We have distilled the key leanings for you below and you can listen to the whole webinar here. Click on the video within David’s profile.
We hope you enjoy!
In 2003 Lego was near bankruptcy. This was the result of a decade where the business had: hung on to old ways of working; failed to understand its past successes and failures; over-invested in areas it knew little about; and created a situation where consumers and customers who had lost sight of what the company was all about.
To rescue the business the family who own Lego put energy into understanding the core essence of the business, its DNA, and refocusing on the brick, which had become one product among many. They sold off all non-core parts of the business and put two key things in place:
- The mission: ‘to inspire and develop the builders of tomorrow’
- System in play: the need for all Lego components and parts to work together.
These strategic decisions were reflected right across in the organisation’s supply chain and demand planning with 30,000 unique components reduced to and capped at 6,000, and two rules put in place: nothing new could be introduced to the system without something having to go and the ‘commonality rule’ whereby designers had to consider how what they invented would work across projects.
David joined in 2010 to help the company innovate by looking at adjacencies without losing its way as it had in the late 1990s and early 2000s. This meant building new innovation capabilities and infrastructure that could exploit emerging opportunities such as digital without losing sight of neither the business’s foundations (the brick and system of play) nor where it was headed (its mission), something David describes as becoming ‘Lego fundamentalists’!
Today there are three levels of innovation at Lego:
Core Business. This is something most companies are good at, upgrading and improving what already exists. For example Lego launches a new fire engine each year, it’s a complete redesign and a best seller each year.
Core Exploration. The business has Innovation Labs that explore the frontiers of the existing business across the whole value chain. A product example is Lego Minecraft.
Radical Innovation. This is the work of Lego Ventures, which was recently launched but began two years ago and which David heads up. Lego Ventures is owned by Lego’s holding company and therefore exists off the balance sheet rather than competing for resource with the core. It researchers and opens up new areas beyond existing capabilities often through creating or acquiring start-ups which will ultimately form part of an ecosystem of entities that will define the Lego of the future.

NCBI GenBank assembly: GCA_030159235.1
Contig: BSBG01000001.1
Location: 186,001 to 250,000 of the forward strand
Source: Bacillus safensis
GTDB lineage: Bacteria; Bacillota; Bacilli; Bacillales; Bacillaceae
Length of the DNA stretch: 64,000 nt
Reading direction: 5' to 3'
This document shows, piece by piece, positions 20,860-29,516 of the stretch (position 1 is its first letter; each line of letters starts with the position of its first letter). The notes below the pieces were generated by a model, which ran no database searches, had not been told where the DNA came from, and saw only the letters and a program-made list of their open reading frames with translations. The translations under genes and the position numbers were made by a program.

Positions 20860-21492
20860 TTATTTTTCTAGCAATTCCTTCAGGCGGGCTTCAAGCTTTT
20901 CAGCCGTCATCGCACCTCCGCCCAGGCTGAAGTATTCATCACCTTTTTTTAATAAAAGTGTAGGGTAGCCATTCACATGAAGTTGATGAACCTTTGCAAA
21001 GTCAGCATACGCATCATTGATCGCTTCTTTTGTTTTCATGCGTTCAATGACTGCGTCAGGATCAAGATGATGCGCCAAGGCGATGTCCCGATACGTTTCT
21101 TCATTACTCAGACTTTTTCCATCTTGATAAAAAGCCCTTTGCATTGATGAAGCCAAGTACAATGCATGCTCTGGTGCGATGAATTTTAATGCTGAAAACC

Lego Ventures remains true to Lego’s mission, like all parts of the business, and used this lens to look at mega-trends in the world. During its initial work it spent six months carefully doing this before choosing the most mission-relevant spaces to focus on.
When it comes to innovation, none of this would work without the right culture and at Lego that means a culture of intrapreneurialism. Intrapreneurialism Lego-style is about being a ‘diplomatic rebel’ which means seeing things others don’t and pursuing opportunities but always coupling rebelliousness with an ability to find balance, minimise risk, tell stories, engage with those around you, know how to secure resources and more. Diplomatic rebels desire autonomy but recognise and understand the importance of the core and are measured on their ‘experimental velocity’ not the end results.
This balancing of opposites reflects a broader philosophy of ‘ambidextrousness’ that David stresses is important for businesses who want to be able to cope with the speed of change. It also demands a different leadership style to Lego of the past, one that recognises and rewards disciplined effective exploration and encourages the right levels of risk in the right places. In this respect, the former CEO and Chair of Lego talked about how the get it right/get it wrong ratio in the core business should be 90/10 but in Lego Ventures it needs to be the other way around – 10% get it right and 90% get it wrong. This being said the core business must always be protected and getting it wrong must never be about recklessness but rather about the rigour of testing hypotheses with experimentation leading to learning and building and leveraging capabilities across the whole business.
Finally it’s worth saying that this systematic, sophisticated and far-sited approach to innovation is also a reflection of the priorities of the family who still own Lego today, which is never about the money but always, first and foremost, about having a positive impact on the lives of children.
David Gram is part of SpeakersHub and one of our most sought after speakers on innovation. To view his full biography, find links to his showreel and to book him to speak at your own event please click here.